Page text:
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Commodity Market Decreased in September Amid Mixed Fundamentals

Commodities were lower in September as decreased geopolitical risk and commodity-specific fundamentals weighed on the market.

Nelson Louie, Global Head of Commodities in Credit Suisse’s Asset Management business, said, “As of month end, headlines were focused on the US government shutdown which began on October 1st. There is also heightened concern over a potential failure to raise the debt ceiling on time, as well as unease surrounding the ability of policymakers to reach a lasting solution when these issues arise again towards the end of the year. Uncertainty on the fiscal front may have been one obstacle standing in the way of the Federal Reserve tapering its quantitative easing program at the September FOMC meeting. It is possible that fiscal risks that are not fully resolved may lessen the chances that the Federal Reserve tapers at either the October or the December FOMC meeting.”

Christopher Burton, Senior Portfolio Manager for the Credit Suisse Total Commodity Return Strategy, added, “Markets choppy during the summer amid speculation that the Federal Reserve would begin the process of slowly tightening its monetary policies. Removal of this risk in the near term may be accommodative of risk appetite and further aid the economic recovery. It may also increase already heightened risks of inflation eventually overshooting expectations. Commodities have been increasingly driven by commodity specific factors, helping to lead to reduced correlations. We continue to expect commodities to provide valuable diversification benefits amid heightened periods of uncertainty.“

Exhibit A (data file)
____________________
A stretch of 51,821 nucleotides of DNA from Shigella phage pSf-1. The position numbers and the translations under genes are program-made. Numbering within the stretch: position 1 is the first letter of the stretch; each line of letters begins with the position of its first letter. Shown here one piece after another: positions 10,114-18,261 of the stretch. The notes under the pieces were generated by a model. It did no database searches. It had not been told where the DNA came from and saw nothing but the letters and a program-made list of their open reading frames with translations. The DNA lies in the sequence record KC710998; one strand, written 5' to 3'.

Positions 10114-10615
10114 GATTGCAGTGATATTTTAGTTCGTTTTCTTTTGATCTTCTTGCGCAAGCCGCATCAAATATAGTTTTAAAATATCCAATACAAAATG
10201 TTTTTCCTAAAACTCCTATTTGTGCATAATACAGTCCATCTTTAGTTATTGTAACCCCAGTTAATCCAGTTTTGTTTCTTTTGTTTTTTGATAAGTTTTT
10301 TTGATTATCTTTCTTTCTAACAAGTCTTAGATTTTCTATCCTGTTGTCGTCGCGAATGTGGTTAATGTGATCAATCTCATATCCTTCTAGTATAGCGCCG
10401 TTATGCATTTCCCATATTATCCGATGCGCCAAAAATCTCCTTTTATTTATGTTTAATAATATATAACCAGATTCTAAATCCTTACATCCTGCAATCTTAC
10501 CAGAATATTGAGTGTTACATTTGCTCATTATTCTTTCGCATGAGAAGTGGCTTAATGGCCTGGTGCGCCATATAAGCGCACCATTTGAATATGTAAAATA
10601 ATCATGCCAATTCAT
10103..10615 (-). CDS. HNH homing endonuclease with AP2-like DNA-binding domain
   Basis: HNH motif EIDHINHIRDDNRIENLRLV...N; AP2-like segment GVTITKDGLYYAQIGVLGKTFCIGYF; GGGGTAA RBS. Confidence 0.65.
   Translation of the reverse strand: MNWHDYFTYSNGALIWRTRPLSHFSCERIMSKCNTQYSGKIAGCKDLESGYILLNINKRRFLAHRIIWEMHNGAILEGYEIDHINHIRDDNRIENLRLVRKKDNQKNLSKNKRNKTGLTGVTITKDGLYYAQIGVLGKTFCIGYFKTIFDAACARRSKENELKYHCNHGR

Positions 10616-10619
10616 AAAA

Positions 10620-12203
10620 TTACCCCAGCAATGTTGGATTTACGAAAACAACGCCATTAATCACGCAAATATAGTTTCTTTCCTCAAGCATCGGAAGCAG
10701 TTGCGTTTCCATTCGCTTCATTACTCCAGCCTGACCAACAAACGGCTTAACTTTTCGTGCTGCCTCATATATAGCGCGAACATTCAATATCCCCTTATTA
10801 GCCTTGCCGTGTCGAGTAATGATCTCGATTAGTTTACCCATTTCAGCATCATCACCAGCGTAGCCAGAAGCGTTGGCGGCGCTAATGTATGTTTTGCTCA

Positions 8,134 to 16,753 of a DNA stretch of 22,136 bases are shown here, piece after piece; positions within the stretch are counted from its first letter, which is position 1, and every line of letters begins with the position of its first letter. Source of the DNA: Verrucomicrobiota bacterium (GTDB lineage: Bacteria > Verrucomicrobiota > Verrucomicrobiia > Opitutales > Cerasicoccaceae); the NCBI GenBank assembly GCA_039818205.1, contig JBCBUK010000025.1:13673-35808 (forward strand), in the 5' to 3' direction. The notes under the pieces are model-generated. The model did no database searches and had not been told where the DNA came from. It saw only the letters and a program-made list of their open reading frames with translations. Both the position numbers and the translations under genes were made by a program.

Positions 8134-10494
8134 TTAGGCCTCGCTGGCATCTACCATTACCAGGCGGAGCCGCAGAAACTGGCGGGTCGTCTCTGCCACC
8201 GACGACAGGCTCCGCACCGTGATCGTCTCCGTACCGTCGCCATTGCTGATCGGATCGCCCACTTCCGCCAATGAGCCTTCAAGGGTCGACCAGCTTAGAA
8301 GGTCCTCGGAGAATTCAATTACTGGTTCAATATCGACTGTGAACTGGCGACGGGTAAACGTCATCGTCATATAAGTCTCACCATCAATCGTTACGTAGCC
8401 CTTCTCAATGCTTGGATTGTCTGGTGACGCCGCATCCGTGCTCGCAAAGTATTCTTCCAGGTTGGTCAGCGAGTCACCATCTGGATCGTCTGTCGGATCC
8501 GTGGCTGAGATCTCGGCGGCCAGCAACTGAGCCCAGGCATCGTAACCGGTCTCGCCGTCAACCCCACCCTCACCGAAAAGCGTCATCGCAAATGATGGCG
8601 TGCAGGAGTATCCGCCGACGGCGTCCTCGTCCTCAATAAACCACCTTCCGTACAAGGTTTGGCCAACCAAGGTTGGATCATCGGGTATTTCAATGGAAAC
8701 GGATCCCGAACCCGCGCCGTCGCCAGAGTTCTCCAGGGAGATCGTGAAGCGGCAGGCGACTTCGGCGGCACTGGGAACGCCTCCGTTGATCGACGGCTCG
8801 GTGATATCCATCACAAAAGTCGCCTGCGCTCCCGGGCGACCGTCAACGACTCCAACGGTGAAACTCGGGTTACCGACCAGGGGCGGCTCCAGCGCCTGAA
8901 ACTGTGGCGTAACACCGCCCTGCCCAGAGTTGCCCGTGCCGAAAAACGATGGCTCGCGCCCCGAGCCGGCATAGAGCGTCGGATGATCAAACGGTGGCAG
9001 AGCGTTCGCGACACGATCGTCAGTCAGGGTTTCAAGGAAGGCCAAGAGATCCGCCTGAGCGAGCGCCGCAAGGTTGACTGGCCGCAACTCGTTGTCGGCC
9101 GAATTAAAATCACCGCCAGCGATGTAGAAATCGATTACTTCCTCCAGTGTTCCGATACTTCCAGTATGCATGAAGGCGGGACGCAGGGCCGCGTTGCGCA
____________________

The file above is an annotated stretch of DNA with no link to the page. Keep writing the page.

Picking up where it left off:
The Dow Jones-UBS Commodity Index Total Return decreased 2.55% in September. Overall, 12 out of 22 index constituents posted negative returns. Precious Metals ended the month 5.63% lower as geopolitical tensions in the Middle East eased, decreasing the appeal of precious metals as a safe haven, and on continued uncertainty surrounding the future of the US Federal Reserve’s monetary stimulus program. Energy declined 4.31%, with all sector components lower. Natural Gas decreased as mild weather resulted in weaker-than-expected shoulder season demand. Meanwhile, fading worries over tensions in Syria and Iran helped ease risks to crude oil supply from the Middle East. Libya's crude oil production recovered to nearly 40% of its pre-war capacity with exports set to rise as major western fields ramped up output after protesters agreed to reopen them. Agriculture decreased 1.94%. Corn, Soybeans and soybean products declined amid favorable crop weather as the growing season transitioned to harvest. Livestock was the best performing sector, up 1.70%, led by Lean Hogs. Pork supplies remained tight due to reduced hog slaughter relative to last year in the face of increased demand. The largest contributor to demand growth has come from pork bellies, used to make bacon. The USDA also reported increased beef and pork exports for July. Industrial Metals increased 1.57%. The Federal Reserve’s surprise decision to leave its bond buying program intact supported base metals. This supported risk appetite and emerging market growth expectations. Chinese industrial profits were reported to be up sharply for August compared to the prior month and year, which boosted demand expectations.

About the Credit Suisse Total Commodity Return Strategy
Credit Suisse’s Total Commodity Return Strategy has been managed for 18 years and seeks to outperform the return of a commodities index, such as the Dow Jones–UBS Commodity Index Total Return or the S&P GSCI Total Return Index, using both a quantitative and qualitative commodity research process. Commodity index total returns are achieved through

  • Spot Return: price return on specified commodity futures contracts;

  • Roll Yield: impact due to migration of futures positions from near to far contracts; and

  • Collateral Yield: return earned on collateral for the futures.

As of September 30th, 2013 the team managed approximately USD 11.1 billion in assets globally.